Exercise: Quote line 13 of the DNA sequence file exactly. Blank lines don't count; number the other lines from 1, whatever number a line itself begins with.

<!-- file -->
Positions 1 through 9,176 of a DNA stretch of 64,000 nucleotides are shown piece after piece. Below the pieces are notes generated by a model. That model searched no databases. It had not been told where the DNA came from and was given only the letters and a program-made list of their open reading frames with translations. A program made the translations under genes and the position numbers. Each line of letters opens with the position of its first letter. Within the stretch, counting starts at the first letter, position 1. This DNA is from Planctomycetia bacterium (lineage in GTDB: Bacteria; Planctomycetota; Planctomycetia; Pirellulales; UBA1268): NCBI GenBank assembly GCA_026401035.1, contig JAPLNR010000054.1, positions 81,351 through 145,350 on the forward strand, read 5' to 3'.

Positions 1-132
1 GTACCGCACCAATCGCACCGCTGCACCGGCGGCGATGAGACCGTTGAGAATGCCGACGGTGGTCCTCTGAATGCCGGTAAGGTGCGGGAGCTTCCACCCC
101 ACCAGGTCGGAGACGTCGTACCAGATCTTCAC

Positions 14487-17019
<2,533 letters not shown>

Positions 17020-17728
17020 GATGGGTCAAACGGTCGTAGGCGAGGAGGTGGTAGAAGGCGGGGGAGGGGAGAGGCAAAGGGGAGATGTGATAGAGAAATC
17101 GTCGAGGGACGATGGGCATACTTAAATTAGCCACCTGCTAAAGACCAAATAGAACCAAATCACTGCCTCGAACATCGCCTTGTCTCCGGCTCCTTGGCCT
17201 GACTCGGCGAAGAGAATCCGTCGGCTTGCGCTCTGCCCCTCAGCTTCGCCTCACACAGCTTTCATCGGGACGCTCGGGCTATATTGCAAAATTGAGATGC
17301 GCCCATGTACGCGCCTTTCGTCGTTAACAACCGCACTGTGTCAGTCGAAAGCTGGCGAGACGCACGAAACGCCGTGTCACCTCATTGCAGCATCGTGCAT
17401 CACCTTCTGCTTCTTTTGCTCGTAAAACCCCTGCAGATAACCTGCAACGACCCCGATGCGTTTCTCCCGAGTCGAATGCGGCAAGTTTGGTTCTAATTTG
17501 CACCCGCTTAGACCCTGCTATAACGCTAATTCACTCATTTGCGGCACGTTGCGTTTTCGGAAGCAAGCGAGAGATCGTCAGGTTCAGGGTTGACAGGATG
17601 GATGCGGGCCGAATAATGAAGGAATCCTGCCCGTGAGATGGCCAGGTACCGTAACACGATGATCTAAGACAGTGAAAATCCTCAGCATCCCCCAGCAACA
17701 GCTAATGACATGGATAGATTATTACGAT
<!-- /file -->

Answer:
17501 CACCCGCTTAGACCCTGCTATAACGCTAATTCACTCATTTGCGGCACGTTGCGTTTTCGGAAGCAAGCGAGAGATCGTCAGGTTCAGGGTTGACAGGATG